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No, an Asymmetric Key won't work, most likely because strong-naming assemblies changed in .NET 4.5 or somewhere around there, to now be Enhanced Strong Naming, which is not supported by SQL Server's CLR host (not without resigning it, which won't work here).

The key is to use Certificates. Create a Certificate in master from the DLL, then create the Login from that Certificate, and finally grant the UNSAFE ASSEMBLY permission to that Login.

It should be that simple (assuming, of course, that the DLL is pure-MSIL and not mixed, because only pure-MSIL assemblies can be loaded into SQL Server).

Also:

  1. You shouldn't have to add / drop more than the main assembly, assuming that they are referenced by the main one. When adding assemblies via DLL (as opposed to a hex bytes / VARBINARY literal), SQL Server will grab any referenced assemblies that are in the same folder. It will set all of those auto-added assemblies to "visible = 0". Assemblies that are set to "visible = 0" that are referenced by a main assembly are automatically dropped if the main assembly is dropped.
  2. You don't need to grant both UNSAFE ASSEMBLY and EXTERNAL ACCESS ASSEMBLY permissions to the signature-based login. The UNSAFE ASSEMBLY permission assumes the EXTERNAL ACCESS ASSEMBLY permission such that you can set assemblies to either PERMISSION_SET if you have the UNSAFE ASSEMBLY permission.
  3. If using SQL Server 2017 or newer, there is no need to use the "trusted assemblies" feature. Please see my post here as to why and what should be done instead: SQLCLR vs. SQL Server 2017, Part 1: "CLR strict security" - The Problem. Of course, in this particular case it is a moot point since the proper approach is using the Certificate method as described above.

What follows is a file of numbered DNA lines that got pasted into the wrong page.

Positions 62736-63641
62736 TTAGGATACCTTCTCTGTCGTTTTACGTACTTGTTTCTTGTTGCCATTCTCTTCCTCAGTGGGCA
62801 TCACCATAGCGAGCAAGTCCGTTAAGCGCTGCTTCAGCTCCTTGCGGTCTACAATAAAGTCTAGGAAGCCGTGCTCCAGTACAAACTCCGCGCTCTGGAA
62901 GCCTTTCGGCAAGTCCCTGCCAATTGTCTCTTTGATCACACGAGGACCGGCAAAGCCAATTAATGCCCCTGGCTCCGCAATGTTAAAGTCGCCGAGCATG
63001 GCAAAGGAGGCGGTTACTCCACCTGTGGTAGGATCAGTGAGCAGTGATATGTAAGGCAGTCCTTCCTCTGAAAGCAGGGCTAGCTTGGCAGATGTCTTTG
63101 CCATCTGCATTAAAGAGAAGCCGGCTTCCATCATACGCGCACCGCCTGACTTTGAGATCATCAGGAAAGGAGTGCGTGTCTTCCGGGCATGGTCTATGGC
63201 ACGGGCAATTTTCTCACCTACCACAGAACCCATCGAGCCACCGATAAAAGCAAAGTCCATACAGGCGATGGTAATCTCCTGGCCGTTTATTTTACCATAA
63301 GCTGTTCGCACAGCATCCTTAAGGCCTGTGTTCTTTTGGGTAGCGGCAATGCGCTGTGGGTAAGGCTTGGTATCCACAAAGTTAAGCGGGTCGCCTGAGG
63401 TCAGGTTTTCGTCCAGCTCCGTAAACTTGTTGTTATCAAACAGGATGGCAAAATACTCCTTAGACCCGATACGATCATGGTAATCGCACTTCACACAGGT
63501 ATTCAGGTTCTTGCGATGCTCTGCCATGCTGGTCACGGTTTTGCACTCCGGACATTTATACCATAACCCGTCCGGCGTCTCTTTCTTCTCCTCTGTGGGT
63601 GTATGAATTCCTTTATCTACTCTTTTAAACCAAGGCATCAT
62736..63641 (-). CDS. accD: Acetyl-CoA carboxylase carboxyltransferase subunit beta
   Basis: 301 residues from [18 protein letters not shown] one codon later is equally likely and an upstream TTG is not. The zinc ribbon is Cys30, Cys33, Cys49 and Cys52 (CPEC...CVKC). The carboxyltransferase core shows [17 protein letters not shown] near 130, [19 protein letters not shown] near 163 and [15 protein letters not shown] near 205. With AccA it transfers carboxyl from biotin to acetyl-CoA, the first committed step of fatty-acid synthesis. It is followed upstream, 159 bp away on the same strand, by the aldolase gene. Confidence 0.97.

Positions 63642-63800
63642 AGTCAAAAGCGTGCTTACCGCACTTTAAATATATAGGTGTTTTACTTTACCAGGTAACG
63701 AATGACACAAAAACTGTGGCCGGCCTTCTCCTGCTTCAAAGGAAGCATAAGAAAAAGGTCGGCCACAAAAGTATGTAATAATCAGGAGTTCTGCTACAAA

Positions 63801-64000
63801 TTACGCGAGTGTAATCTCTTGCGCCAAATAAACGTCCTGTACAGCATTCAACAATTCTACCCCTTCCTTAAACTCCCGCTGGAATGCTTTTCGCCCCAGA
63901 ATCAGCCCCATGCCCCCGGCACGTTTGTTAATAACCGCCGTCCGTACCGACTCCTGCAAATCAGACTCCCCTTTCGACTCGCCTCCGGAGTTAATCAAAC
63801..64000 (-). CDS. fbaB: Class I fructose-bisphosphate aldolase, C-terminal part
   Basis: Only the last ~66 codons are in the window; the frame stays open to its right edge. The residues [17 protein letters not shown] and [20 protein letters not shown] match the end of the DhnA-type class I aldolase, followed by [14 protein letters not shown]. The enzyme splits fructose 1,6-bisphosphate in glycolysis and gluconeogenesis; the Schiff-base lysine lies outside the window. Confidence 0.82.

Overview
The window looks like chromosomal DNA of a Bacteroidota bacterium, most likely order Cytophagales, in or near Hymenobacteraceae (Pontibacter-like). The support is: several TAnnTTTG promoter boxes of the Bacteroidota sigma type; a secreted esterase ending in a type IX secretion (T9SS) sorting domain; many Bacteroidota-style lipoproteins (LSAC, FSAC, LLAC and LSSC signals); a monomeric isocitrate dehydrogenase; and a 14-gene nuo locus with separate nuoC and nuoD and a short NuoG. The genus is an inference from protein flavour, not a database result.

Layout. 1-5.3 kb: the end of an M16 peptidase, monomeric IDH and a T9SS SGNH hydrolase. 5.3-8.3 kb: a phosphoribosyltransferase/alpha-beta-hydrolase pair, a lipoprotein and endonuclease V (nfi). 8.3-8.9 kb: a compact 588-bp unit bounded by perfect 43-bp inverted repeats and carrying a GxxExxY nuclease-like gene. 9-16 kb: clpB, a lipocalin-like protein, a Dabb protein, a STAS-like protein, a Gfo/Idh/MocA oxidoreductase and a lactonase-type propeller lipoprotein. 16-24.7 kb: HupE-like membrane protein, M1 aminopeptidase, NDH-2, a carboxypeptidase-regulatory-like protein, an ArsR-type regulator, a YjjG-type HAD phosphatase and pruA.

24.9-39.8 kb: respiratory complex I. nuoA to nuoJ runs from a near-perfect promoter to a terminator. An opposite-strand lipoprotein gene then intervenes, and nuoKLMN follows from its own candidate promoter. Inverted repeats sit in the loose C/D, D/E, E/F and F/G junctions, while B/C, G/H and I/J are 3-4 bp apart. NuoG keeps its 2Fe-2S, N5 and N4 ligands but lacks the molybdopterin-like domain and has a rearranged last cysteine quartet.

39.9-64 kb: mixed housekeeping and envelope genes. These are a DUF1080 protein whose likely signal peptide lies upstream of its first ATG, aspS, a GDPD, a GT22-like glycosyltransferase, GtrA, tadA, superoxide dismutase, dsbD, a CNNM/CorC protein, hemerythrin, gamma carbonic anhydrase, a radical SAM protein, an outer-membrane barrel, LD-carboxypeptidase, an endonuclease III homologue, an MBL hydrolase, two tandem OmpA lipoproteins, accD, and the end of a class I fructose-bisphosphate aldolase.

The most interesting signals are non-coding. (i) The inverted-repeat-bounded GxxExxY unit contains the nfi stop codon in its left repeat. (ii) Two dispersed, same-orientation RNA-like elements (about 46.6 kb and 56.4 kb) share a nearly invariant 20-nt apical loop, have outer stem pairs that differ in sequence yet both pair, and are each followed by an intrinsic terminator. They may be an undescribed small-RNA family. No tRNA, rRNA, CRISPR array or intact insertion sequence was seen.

Please note that in other answers to similar questions, whether answered by myself or others, the answer was always that TRUSTWORTHY had to be enabled. This was due to misinformation provided by the Microsoft documentation that I did not realize until more recently. I am working on correcting both my previous answers and that documentation.

No, an Asymmetric Key won't work, most likely because strong-naming assemblies changed in .NET 4.5 or somewhere around there, to now be Enhanced Strong Naming, which is not supported by SQL Server's CLR host (not without resigning it, which won't work here).

The key is to use Certificates. Create a Certificate in master from the DLL, then create the Login from that Certificate, and finally grant the UNSAFE ASSEMBLY permission to that Login.

It should be that simple (assuming, of course, that the DLL is pure-MSIL and not mixed, because only pure-MSIL assemblies can be loaded into SQL Server).

Please note that in other answers to similar questions, whether answered by myself or others, the answer was always that TRUSTWORTHY had to be enabled. This was due to misinformation provided by the Microsoft documentation that I did not realize until more recently. I am working on correcting both my previous answers and that documentation.